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Bed Bugs are parasitic insects of the cimicid family that feed exclusive on blood. Cimex Lectularius, the common bed bug, is the best known as it prefers to feed on human blood. The Bed bug preferred habitat: warm houses and especially near or inside beds and bedding or other sleep areas. They are mainly active at night. They usually feed on their hosts without being noticed.
Bed Bugs have known as human parasites for thousands of years. At a point in the early 1940s, they are mostly eradicated in the developed world, but have increased in prevalence since 1995, likely due to pesticide, governmental bans of effective pesticides, and international travel.
Threats: Mosquitoes are particular health concern because some species of Mosquitoes found in Arizona can carry and transmit diseases, such as West Nile Virus, Zika, and St. Louis Encephalitis. These viruses can cause major illnesses and health issues.
Mosquitoes are perhaps the most dangerous animals in the world,” Omar Akbari, PhD, an assistant professor of entomology at the Center for Disease Vector Research at the University of California Riverside, told Healthline. “They are the primary vectors for major human diseases such as yellow fever, malaria, and dengue fever, which together infect hundreds of millions of humans worldwide and kill millions each year.”
The World Health Organization, he added, reports that more than 50 percent of the world’s population is presently at risk from mosquito-borne diseases.
Zika and other insect-borne diseases are traveling quickly with new reports every week.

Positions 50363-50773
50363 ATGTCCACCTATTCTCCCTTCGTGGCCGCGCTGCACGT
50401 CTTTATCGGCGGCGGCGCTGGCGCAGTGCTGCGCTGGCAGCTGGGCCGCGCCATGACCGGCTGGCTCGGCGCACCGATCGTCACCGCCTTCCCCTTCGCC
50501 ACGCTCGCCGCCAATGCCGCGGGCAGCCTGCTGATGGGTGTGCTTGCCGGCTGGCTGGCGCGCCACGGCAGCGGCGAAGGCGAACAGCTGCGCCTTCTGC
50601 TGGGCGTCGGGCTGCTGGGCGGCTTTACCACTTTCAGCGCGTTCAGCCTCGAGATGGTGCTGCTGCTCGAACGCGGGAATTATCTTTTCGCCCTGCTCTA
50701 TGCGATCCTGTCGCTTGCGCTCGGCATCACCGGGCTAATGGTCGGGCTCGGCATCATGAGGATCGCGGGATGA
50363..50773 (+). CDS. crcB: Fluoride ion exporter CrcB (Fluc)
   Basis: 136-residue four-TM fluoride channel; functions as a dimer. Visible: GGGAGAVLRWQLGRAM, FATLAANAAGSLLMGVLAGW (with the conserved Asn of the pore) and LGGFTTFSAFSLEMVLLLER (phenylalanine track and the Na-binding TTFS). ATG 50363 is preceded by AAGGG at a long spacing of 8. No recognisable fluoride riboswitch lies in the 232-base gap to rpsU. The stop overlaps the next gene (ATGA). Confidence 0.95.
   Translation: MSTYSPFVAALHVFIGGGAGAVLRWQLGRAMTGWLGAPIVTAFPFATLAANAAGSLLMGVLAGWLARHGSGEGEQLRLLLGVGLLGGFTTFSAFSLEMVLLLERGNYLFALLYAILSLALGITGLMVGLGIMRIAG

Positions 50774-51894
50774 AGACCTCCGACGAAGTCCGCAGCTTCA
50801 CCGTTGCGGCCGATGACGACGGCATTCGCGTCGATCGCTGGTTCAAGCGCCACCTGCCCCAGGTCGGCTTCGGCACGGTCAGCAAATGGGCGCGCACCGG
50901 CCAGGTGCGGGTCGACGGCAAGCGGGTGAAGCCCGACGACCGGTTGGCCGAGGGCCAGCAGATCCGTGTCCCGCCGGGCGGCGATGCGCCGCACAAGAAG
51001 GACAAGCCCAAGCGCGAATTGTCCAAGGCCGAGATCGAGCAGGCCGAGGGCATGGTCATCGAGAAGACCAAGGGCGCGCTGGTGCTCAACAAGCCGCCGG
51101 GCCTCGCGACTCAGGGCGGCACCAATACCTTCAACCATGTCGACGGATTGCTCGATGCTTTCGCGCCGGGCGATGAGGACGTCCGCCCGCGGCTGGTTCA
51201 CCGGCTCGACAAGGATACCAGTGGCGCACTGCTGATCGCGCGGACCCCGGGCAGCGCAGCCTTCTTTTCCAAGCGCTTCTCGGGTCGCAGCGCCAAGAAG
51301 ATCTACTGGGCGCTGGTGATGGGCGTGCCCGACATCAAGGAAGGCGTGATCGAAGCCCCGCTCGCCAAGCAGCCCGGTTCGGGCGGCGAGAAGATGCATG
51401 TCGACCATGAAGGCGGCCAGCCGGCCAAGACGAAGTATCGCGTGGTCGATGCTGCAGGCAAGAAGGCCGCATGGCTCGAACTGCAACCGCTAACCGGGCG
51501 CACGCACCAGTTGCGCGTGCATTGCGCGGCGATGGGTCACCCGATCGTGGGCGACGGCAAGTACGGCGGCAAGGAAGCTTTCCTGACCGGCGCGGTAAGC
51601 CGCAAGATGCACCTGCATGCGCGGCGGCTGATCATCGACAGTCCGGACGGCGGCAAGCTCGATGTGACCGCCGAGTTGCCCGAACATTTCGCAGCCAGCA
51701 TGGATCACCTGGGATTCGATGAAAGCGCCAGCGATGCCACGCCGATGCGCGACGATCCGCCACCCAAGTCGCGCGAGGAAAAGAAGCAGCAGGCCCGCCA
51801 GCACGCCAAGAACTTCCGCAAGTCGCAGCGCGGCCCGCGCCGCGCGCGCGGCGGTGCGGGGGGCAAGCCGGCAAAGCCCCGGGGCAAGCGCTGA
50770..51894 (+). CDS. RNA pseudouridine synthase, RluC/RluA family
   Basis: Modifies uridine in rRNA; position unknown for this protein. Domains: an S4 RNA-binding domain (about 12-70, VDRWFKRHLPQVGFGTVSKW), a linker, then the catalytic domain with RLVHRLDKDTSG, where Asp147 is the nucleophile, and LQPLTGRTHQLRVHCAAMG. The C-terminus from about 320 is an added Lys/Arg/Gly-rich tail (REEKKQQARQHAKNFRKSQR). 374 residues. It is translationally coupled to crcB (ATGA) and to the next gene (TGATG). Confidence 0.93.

If you believe you have been bitten, it's important that you seek emergent medical attention right away!!!
Fleas are small flightless insects. As external parasites of mammals and birds, they live by consuming the blood of their hosts. Fleas legs are long, the hind pair well adapted for jumping. A flea can jump vertically up to 7 inches and horizontally up to 13 inches, that making the flea one of the best jumpers of all known animals.
The Brown Recluse spider is the best known of the Reduce spider group. They like undisturbed places for their webs. They hunt primary at night and will take refuge during the daytime in clothing and bedding, and their are often found in unused closets and storerooms. Outside, they can be found in foundation cracks, cracks in soil, and window wells.
The Brown Recluse is an non-aggressive spider and will only bite when disturbed.
Threats: While they do not bite or sting they do feed and live in areas that harbor dangerous bacteria, such as sewers, garbage disposals, dumpsters and bathroom areas. The oriental cockroach will carry the bacteria on their body and contaminate your food and food prep areas, the bacteria can cause vomiting, fever and diarrhea.